A software component is a re-useable, related, self-contained "chunk" of an application. A component can be installed, started, stopped, uninstalled and updated independently of other components in an application or system. Thus, components are intended to make a system easier to maintain. New or updated components can easily be switched for existing components - to introduce bug fixes or enhanced functionality.
In Oxygen a component is simply all the Java classes and resources in a JAR file. Oxygen attempts to search for a human readable name for the component in the JAR manifest under the Component-Name attribute. If no name (or manifest) is found Oxygen will name the component after the JAR filename. This name only appears in debug and user interfaces and makes debugging easier.
There are two types of component that can be written that are slightly different.
Library components - normally supply re-useable chunks of code (class libraries). They do not share instances of classes (objects). This is just a plain JAR file, nothing special is required.
Dynamic components - share software services (see below), that is dynamic components provide and consume object instances with each other. Dynamic components need a class that is used by the Oxygen framework to control the dynamic behaviour of the component. Such components need to declare a class that implementsComponentActivator, and has a no-argument constructor (allowing an instance to be created by the java.lang.Class instance() method). The class that activates the component is declared in the Component-Activator manifest entry of the JAR file.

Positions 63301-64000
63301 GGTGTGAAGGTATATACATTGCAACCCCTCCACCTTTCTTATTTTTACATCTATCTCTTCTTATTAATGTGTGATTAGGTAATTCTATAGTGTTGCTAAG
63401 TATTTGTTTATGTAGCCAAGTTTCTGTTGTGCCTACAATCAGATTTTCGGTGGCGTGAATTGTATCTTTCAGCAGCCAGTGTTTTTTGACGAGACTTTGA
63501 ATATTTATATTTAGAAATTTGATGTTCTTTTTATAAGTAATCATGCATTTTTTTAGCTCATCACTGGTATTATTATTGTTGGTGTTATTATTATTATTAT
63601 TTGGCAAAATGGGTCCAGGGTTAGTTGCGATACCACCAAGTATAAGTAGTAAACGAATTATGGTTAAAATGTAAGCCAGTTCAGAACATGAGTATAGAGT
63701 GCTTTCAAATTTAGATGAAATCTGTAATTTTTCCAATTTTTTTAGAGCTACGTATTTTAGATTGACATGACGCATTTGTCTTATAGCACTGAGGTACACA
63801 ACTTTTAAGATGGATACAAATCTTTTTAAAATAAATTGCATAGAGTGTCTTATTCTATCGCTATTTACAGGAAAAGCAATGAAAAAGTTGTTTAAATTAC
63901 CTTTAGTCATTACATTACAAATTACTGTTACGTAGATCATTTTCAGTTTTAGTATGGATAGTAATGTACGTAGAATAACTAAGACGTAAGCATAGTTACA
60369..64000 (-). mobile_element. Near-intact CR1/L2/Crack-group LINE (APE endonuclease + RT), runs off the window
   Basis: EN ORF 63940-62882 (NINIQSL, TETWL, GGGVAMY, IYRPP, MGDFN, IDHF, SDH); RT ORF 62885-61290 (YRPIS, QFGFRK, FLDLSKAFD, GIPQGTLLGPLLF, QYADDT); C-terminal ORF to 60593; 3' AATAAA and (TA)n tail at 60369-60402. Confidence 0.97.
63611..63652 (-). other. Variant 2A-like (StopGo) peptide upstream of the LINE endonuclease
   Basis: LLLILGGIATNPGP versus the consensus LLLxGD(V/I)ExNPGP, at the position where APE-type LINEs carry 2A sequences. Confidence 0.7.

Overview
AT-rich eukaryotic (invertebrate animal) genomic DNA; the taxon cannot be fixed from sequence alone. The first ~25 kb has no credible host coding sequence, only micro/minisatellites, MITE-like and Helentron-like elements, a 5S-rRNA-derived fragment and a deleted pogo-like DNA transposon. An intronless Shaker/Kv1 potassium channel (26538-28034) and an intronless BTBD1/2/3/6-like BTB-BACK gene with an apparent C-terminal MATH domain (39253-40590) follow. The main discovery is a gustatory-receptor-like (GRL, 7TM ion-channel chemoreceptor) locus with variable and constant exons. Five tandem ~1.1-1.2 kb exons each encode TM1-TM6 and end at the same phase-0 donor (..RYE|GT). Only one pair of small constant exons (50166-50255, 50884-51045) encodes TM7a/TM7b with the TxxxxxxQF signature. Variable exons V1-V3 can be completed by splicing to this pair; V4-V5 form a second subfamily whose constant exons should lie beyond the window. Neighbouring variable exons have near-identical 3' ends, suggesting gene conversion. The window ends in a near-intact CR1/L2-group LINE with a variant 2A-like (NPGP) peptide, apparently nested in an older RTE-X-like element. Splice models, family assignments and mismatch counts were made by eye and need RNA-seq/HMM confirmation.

By default all classes in a component (JAR) are made available to all other components operating in Oxygen - as if they were on the regular Java class path. However components can stop certain named packages from being made available to other components by supplying a Package-Excludes manifest attribute listing the packages that the JAR is NOT to share. Wildcards such ascom.acme.secrets.* are acceptable as well as individual class names.
A software service is a interface driven contract between two parties describing some runtime functionality one will provide that the other will consumer.
A service is normally defined by some abstract Java interface - providers implement this interface and register their service implementation with some central registry under the service name (normally the fully qualified name of the service interface). For example imagine a service that is used to generate random numbers, defined by the following interface:
A component can be written that contains a class that implements that interface, as follows:
Service consumers are built against the service interface, never knowing (or caring) which component provides an implementation of the service. Service consumers acquire a reference to the service implementation at runtime by registering an interest with the Oxygen framework (a ServiceManager) for any implementations registered under the service name. This provides strong de-coupling between service providers and consumers and allows the two to be "switched" without the other caring.